Review: Cold War - Xbox

Splinter Cell this is not

While I've never been a big fan of the Splinter Cell series, I always admired its technical excellence, solid controls, and open-ended gameplay. Cold War is Splinter Cell, only with all three of those elements omitted. Plus, you get to play as an effeminate journalist rather than a military badass. Gamers should be lining up for this one, eh?

One of the first things you'll notice is that Matt Carter (your boring, annoying protagonist) must have some sort of debilitating leg injury, because he runs about as fast as Victoria Jackson on Celebrity Fit Club. Even with the analog stick fully tilted in the up position, it feels like Matt is trudging through knee-deep molasses. Obviously, this can be seriously annoying in a stealth game, because you're required to get out of the enemies' line of sight quite frequently. Enemy AI is extremely inconsistent as well. On some occasions, they'll spot you or one of your traps immediately. Other times, they'll wait until they're 2 feet away until they react at all.

The game controls almost exactly like Splinter Cell, almost down to the button. Don't expect to be doing any fancy Sam Fisher moves like the split jump, considering Matt is only a journalist. Regardless, he's apparently had some sort of weapons training, because he can be fairly accurate with a pistol. This pistol is only armed with rubber bullets, and any other form of taking out enemies is similarly non-fatal. You can hit them in the back of the head, use ether-soaked rags, and make ether mines, among other attacks. There is a very MacGyver-esque system in place for creating items. Matt will find items like bottles, cans, and alarm clocks, and manage to turn them into useful tools for taking out those dastardly Russkies. Cutscenes occur semi-frequently, which is a shame considering their level of quality. The story involves Matt trying to get a huge story by snapping photos of the President of the US meeting with the head of the KGB. Cutscenes feature generic voice acting and a very, very uninteresting story.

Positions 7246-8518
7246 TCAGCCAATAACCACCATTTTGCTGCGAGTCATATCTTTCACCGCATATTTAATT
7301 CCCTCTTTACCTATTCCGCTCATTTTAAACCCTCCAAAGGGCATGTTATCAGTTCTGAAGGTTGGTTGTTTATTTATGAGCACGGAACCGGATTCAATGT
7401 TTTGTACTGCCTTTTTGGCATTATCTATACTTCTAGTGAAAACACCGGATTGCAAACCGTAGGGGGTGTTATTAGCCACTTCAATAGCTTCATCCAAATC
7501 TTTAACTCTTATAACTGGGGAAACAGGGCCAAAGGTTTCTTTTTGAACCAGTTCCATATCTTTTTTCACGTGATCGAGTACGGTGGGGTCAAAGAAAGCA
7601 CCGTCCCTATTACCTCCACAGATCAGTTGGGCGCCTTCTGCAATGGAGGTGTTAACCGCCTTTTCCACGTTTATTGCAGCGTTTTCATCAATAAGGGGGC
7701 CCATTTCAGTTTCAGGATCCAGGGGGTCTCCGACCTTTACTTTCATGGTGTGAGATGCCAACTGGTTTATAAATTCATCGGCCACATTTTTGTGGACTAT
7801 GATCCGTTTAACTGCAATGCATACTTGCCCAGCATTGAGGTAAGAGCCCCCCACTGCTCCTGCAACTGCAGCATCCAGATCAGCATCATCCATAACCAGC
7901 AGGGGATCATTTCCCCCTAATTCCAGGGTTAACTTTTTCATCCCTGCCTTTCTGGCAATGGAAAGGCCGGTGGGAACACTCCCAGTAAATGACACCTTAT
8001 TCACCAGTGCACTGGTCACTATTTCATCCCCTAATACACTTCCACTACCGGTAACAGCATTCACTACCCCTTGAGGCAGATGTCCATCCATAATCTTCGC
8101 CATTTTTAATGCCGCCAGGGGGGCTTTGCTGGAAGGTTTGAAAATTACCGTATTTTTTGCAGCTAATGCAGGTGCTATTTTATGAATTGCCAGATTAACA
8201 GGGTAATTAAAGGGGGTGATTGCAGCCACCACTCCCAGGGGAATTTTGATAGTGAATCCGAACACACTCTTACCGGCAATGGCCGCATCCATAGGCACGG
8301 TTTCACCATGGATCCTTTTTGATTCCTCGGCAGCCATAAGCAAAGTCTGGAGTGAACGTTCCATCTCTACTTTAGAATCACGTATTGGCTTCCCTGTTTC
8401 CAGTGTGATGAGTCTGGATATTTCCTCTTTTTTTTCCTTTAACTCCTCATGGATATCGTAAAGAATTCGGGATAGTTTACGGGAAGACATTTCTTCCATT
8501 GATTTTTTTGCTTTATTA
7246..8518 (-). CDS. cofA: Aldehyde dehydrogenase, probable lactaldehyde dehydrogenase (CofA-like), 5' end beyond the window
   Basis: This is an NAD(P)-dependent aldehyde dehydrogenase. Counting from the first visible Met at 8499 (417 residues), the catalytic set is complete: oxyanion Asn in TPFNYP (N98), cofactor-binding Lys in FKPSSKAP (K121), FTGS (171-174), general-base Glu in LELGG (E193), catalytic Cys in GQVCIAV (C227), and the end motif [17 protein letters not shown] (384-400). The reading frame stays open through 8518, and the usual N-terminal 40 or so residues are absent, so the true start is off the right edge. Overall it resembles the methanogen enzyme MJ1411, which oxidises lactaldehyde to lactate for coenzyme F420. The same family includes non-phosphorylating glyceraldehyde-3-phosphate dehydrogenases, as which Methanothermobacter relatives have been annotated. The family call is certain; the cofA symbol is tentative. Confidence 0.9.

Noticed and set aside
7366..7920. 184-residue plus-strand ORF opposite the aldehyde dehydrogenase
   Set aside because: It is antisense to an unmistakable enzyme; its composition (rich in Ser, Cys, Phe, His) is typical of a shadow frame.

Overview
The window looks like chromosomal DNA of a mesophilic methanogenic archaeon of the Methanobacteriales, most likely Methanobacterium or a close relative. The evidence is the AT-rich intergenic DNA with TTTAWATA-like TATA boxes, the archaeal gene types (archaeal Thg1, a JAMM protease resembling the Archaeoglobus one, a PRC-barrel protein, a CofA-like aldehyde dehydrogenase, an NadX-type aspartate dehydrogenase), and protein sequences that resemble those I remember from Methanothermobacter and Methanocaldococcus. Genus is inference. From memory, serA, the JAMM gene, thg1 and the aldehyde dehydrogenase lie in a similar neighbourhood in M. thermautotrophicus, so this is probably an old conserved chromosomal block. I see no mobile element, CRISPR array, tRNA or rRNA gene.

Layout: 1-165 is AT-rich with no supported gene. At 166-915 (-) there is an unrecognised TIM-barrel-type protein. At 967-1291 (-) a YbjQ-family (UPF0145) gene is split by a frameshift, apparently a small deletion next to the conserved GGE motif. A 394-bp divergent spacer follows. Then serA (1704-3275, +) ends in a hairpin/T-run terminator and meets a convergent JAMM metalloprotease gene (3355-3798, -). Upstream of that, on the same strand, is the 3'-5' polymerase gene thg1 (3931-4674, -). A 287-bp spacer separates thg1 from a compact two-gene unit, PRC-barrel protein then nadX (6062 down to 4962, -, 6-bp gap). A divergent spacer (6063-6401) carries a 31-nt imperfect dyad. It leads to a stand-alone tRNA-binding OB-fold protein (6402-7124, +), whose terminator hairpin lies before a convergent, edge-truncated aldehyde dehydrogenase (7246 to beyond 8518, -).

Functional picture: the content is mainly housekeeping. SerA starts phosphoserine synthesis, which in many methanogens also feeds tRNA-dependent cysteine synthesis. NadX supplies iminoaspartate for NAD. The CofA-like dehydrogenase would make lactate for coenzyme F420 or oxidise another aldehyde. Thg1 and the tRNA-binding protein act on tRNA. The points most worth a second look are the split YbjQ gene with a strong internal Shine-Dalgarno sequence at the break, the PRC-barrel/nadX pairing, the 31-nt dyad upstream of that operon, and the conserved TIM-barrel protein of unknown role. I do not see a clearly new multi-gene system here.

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Innovation is almost nowhere to be seen in Cold War, but the closest it comes is the inclusion of an X-ray camera. It has multiple uses, and can be used to shut down security devices and see through walls. While it may be an item that hasn't really been seen in any other titles, that doesn't make it fun to use.

Graphics in Cold War are, in a word, terrible. Everything from the textures to the characters looks downright muddy and bland. There's also a large amount of 'jaggies' that we're somewhat used to seeing on the PS2, but not so much on the Xbox. All audio is generic and unmemorable. Sound effects are muffled, guards repeat the same phrases time and time again, and the music offers nothing of any value.

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The only saving grace of Cold War is the bargain price tag. Even so, why play this mess when you could pick up a used copy of Pandora Tomorrow or Snake Eater if you're looking for some solid and cheap stealth gameplay? While it may be an idea with some potential (controlling an 'average guy' thrown into an action-filled situation), the execution was truly awful.

Graphics: D

Sound: D+

First Play: D

Last Play: D-

Gameplay: D

Overall: 64% D

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